Sun declines user’s challenge to debate Solaris x86

Sun Microsystems Inc. has responded to an angry user’s public challenge to debate the future of a version of the Solaris operating system for Intel Corp. processors, saying the company is working on the issue in private and chastising the user for attacking Sun chief Scott McNealy.

John Loiacono, an executive vice-president at Sun, defended the company in an e-mail message Wednesday to the disgruntled user. The user, John Groenveld, associate research engineer at Penn State University, posted an open letter entitled “Shame on you, Scott,” in the Tuesday edition of the San Jose Mercury News.

In the letter, Groenveld called on McNealy, the chief executive officer, president and chairman of Sun, to engage in a public debate on the company’s support for Solaris 9 on Intel-based hardware. Loiacono told Groenveld that Sun is discussing these matters with a group of users known as the Secret Six and that McNealy would not respond directly to the debate challenge.

Also in his e-mail message, Loiacono criticized Groenveld for making personal attacks on McNealy.

“While we can quibble over the accuracy of some of the points you raise as fact in your letter, we have considered and will continue to consider your views and those of the rest of the community in our decision-making processes,” Loiacono wrote in the e-mail, which was obtained by IDG News Service. “With specific regard to the matter surrounding Solaris 9 on x86, as you are aware, we consult with a group of Solaris users, with whom we are confiding a great deal of proprietary information, to represent the greater community. These individuals engage with Sun on ways to meet the concerns of the community while meeting Sun’s business needs.”

“However, we must object in the strongest way to your personal attack on Scott McNealy in the press. We strive to maintain a separation between criticism of an idea and criticism of a person. Personalizing your comments greatly reduces your credibility as a spokesman for the community.”

Groenveld, along with a number of other users, is upset over Sun’s decision to cut back its support for a version of Solaris that runs on Intel chips. Although the vast majority of users run Solaris on Sun’s own SPARC processors, some businesses have relied on running Solaris x86 on their Intel-based hardware. Sun had provided support for previous versions of the operating system across a wide range of Intel hardware but has since decided to ship its new Solaris 9 operating system only on the Sun LX50 – Sun’s lone Intel-based server.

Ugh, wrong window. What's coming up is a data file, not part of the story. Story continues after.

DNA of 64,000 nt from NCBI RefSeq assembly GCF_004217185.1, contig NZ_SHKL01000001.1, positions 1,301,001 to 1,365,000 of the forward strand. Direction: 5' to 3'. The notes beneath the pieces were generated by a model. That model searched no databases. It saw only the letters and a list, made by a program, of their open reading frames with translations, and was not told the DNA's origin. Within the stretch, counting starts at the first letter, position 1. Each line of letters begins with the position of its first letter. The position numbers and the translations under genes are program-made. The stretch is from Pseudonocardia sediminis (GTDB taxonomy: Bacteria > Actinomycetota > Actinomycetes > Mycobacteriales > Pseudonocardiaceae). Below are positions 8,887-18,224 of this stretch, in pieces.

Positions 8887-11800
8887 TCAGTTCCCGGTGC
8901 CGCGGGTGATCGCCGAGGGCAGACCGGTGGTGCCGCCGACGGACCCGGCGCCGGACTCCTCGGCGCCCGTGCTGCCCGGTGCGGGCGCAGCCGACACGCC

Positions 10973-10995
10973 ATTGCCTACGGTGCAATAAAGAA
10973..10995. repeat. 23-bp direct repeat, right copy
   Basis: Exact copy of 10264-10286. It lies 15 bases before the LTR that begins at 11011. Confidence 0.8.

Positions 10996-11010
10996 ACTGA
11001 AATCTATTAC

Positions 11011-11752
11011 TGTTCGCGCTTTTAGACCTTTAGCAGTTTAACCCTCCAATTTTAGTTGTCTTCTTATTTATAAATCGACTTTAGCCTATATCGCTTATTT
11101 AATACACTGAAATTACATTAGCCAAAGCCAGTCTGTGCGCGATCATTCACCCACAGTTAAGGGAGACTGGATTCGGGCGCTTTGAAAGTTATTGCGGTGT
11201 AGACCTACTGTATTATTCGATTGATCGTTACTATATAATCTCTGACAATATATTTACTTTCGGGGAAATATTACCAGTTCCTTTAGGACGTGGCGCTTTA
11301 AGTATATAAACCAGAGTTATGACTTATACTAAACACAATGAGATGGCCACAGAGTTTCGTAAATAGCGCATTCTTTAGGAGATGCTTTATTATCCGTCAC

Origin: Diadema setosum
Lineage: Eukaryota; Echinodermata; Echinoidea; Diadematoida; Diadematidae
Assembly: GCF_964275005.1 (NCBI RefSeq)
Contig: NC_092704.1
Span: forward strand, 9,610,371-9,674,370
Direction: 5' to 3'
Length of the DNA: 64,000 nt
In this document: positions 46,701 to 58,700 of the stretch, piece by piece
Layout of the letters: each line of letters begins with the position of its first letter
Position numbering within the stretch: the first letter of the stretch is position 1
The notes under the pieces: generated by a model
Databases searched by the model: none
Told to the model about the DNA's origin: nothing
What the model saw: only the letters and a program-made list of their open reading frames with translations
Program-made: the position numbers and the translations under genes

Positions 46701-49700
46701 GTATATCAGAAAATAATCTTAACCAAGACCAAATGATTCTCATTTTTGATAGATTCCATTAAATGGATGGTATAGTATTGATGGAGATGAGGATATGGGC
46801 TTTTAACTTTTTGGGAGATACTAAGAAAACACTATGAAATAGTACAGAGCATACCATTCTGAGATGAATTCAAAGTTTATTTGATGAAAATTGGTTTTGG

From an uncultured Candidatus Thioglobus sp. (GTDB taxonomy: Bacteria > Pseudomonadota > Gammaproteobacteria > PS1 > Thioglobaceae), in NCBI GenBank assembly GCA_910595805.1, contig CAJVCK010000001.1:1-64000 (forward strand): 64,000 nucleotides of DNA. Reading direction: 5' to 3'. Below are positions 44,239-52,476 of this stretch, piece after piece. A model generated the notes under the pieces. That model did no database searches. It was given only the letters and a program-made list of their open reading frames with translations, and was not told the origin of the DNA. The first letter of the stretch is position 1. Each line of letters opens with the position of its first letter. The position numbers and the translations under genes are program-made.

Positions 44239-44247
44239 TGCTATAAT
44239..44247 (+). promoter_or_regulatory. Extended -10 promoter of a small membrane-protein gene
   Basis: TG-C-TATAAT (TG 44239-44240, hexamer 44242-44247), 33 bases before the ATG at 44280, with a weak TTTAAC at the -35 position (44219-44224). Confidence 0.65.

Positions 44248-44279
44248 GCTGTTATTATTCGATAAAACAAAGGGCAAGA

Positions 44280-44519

Some of the Solaris on Intel fans charge that Sun has turned its back on a loyal community of users and is making some business planning efforts difficult by its decision. Sun has said that the tough economic climate has forced it to scale back some efforts. Making Solaris 9 available on the Sun LX50 answers the needs of its business users even though it may anger some fans of the OS, Sun has said.

Groenveld has asked that McNealy face the Solaris on Intel users in a public forum to discuss reasons for scaling back support for the OS. He reacted to Loiacono’s e-mail by criticizing his interpretation of it.

“As a stockholder, I appreciate that Sun must protect its trade secrets,” Groenveld wrote in an e-mail interview with IDG News Service. “The ad doesn’t ask Mr. McNealy for technical details about Sun’s future plans. It simply requests that Mr. McNealy make a public commitment to resolve our complaint and for him to justify his company’s actions in a forum which he does not have absolute control over.”

A Sun spokesperson said he would discuss the matter with McNealy but that he doubted a debate would make sense for the company at this time.

“It could be interesting to have a debate, but it becomes a bit (pointless) at this point,” said Andy Lark, vice-president of global communications and marketing at Sun. “We are providing a Solaris x86 platform today. We have to do what is right for our customers and also what is right for our shareholders.”

Groenveld was upset at Sun’s assertion that he had made personal attacks against McNealy. The Sun chief is one of the most outspoken executives in the industry and often launches aggressive verbal assaults against his competition.

“It seems highly hypocritical for Sun to claim that its CEO cannot be personally taken to task by its customers when Mr. McNealy frequently challenges by name the CEOs of Sun’s competition,” Groenveld said in the e-mail interview.